The challenge is to find the innovator in every comms team and gently give others room and confidence to grow if they need it.

Creative commons credits

Posters http://www.flickr.com/photos/brocco_lee/6055430502/sizes/l/in/pool-778206@N20/

Facebook http://www.flickr.com/photos/westm/4690323994/sizes/l/in/set-72157624125586003/

Newspaper http://www.flickr.com/photos/judybaxter/2828795347/sizes/l/in/photostream/

Flowers http://www.flickr.com/photos/danieldslee/5576302231/sizes/l/in/photostream/


TWITTER GRITTER: Beware Inferior Private Sector Product

We’re told local government should be more like the private sector.

If that means charging £20,000 to make a change to a Government website then I’d rather not, thanks.

This week the gov.uk website, built in-house by geeks using open source (ie free) software was launched.

I’m not a webbie but even I can see the value in being able to make changes and tweaks suggested by people and there’s a great piece on it here on the Cabinet Office digital blog.

In an entirely different scale and in an entirely different corner of the digital allotment there was a public versus private issue in local government I stumbled across.

A private company is approaching councils offering to take over grit alerts.

That’s an area I do know something about as Walsall Council, I’m proud to say, was amongst the pioneers of the Twitter Gritter model along with places like Derbyshire County Council and Kirklees Council. Our engineers looked at us a bit funny at first, heard us out, trialled it and now are big advocates for it. It’s cost us £0 in three years but we’ve connected scores of times with people.

What’s Twitter Gritter?

It’s real time alerts keeping people up to speed on what their council is doing to treat the roads.

If we go out at 2am to treat the roads and only two shift workers and a drunk see what we’re doing isn’t it a good idea to tell people?

It’s also talking back to answer questions and pass on serious problems like a burst water main that’s turning to sheet ice.

I’m not against the idea of the private sector. Far from it. I’ve spent a big chunk of my career there and there are plenty of freelancers and organisations whose time would enrich the organisations they help. You’ll know them by the track record they have. Others in the private sector? They’re poor bandwagon jumpers, to be fair.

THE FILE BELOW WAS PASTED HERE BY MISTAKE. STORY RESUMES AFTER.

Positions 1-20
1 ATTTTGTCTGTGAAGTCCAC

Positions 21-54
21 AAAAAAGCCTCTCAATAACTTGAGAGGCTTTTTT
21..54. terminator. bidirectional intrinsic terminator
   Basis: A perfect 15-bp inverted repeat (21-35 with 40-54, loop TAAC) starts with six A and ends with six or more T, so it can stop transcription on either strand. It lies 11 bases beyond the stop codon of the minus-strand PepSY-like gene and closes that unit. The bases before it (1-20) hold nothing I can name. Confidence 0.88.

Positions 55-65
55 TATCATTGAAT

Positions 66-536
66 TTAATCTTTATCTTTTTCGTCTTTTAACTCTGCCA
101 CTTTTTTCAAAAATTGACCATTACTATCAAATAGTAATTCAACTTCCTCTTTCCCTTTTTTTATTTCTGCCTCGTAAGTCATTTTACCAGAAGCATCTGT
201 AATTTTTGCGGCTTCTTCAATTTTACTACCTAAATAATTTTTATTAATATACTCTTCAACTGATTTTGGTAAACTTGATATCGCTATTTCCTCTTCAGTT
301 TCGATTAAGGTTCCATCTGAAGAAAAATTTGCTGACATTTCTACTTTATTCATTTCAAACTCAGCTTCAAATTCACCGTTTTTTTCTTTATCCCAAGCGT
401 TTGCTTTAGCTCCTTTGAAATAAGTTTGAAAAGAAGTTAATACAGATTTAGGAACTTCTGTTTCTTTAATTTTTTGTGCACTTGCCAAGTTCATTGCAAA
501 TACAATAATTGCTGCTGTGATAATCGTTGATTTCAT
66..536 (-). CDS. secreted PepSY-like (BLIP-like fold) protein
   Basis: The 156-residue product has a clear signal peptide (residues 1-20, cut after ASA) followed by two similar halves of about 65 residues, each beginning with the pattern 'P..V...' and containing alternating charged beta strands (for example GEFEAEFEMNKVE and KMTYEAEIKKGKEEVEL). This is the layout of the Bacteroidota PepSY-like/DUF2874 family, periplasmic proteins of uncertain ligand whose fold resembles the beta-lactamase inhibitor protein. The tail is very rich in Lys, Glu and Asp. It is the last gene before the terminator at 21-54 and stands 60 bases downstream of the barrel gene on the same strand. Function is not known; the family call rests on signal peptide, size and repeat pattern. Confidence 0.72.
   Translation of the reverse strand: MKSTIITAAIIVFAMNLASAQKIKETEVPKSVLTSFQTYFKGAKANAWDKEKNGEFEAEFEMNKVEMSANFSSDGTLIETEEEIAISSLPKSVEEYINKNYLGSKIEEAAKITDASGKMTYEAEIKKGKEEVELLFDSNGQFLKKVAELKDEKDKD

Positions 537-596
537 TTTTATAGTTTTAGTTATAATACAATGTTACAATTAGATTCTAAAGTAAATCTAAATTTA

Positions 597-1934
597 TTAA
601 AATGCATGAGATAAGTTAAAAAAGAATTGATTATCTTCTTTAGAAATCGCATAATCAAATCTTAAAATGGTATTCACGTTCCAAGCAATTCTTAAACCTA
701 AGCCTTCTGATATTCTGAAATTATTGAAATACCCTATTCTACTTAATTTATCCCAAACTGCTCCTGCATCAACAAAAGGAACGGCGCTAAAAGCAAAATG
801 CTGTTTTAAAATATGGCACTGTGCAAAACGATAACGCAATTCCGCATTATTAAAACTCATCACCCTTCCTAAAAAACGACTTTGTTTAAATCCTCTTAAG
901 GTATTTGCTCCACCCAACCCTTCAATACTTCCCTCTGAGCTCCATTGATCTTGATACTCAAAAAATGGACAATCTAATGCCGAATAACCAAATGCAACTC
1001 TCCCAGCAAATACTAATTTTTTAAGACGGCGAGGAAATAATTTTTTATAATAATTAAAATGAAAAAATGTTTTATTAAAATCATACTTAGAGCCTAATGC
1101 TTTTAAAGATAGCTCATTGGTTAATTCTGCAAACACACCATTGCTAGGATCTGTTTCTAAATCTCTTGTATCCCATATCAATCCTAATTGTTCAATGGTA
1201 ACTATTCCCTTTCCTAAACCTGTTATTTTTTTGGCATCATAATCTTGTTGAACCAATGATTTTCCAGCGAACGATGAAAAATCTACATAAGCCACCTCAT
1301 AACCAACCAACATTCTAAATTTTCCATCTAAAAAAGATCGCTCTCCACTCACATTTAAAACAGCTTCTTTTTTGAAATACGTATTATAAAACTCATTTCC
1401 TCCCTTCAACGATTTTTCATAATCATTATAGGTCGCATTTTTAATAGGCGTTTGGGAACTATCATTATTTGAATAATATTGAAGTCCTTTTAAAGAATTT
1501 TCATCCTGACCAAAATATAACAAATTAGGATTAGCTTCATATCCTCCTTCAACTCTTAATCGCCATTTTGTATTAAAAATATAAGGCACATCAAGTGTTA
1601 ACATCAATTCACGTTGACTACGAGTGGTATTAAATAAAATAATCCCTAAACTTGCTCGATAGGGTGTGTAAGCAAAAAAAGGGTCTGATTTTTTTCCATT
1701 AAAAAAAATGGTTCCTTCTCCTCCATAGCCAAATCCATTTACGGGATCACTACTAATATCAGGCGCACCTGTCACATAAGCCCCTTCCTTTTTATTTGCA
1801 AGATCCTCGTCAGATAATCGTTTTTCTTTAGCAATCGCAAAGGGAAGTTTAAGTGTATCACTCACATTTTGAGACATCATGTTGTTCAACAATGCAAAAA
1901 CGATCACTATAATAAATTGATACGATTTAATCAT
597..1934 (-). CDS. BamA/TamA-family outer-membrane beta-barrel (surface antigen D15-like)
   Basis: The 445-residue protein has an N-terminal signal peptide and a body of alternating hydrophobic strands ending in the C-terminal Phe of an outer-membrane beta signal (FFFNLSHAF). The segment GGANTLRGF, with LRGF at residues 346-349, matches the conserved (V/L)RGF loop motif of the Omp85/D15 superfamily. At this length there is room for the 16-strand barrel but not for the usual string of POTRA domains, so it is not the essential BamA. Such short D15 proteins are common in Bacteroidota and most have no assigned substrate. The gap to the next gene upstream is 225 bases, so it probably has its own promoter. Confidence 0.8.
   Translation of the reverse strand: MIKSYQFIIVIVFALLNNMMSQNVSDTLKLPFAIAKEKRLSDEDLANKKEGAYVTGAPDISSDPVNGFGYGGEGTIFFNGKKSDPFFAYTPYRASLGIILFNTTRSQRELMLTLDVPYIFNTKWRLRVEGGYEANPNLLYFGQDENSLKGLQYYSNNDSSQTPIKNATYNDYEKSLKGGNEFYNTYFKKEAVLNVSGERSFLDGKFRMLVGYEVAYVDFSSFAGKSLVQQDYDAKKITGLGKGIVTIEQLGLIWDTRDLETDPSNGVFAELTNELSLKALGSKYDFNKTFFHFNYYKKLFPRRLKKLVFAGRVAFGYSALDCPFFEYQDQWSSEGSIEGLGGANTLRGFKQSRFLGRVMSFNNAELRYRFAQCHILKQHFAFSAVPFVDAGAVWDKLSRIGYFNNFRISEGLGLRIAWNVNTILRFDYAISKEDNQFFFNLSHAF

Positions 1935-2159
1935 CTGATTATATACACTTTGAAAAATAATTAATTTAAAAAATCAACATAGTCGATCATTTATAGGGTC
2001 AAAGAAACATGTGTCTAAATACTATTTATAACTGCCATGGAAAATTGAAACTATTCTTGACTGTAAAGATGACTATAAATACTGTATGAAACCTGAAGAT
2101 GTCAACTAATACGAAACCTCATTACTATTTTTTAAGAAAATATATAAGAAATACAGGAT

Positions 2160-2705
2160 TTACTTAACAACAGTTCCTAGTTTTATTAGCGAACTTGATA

What I see in the public sector with events like UK Govcamp, Localgovcamp and other events are people willing to share and develop ideas to make the world a better place.

That simply wouldn’t and isn’t happening in so much of the private sector.

What does the private sector Twitter Gritter look like?

You can read the text I’ve posted to a Google Doc here. I’ve taken out the name of the company to spare their blushes. Nothing against people looking to make a profit out of something, per se. But when someone you don’t know asks you to hand over the keys to your Twitter account so they can do a poorer job and charge you for it then forgive me for being underwhelmed.

Why is it bad?

I’m tempted to just leave it to Mike Rawlins’s 140 character reaction.

But here are FOUR cut and pastable reasons and can be shared with gritting engineers to help them avoid making the wrong decision.

1. If it means handing over access then don’t. You wouldn’t do that with your email. Don’t do it here either.

2. If it’s broadcasting then don’t. The social web works best when it’s two way. People can ask questions and report problems. Run simply and sensibly that’s possible. Talk to your council’s social media person. They’ll tell you. Don’t if it doesn’t.

3. If it’s not their area of expertise then don’t. It looks what it is. Something developed by people who don’t know how the social web works. You wouldn’t let non-engineers loose on an engineering project. Don’t do the same here.

4. If it costs when it can be done far, far better for free in house then don’t. So many other councils already do it. Look at what Birmingham City Council’s in-house freelancer Geoff Coleman has achieved on a budget of nil, for example. Good freelancers will always work with you to shape something. They’ll pass you the skills so you can flourish. If they don’t then don’t.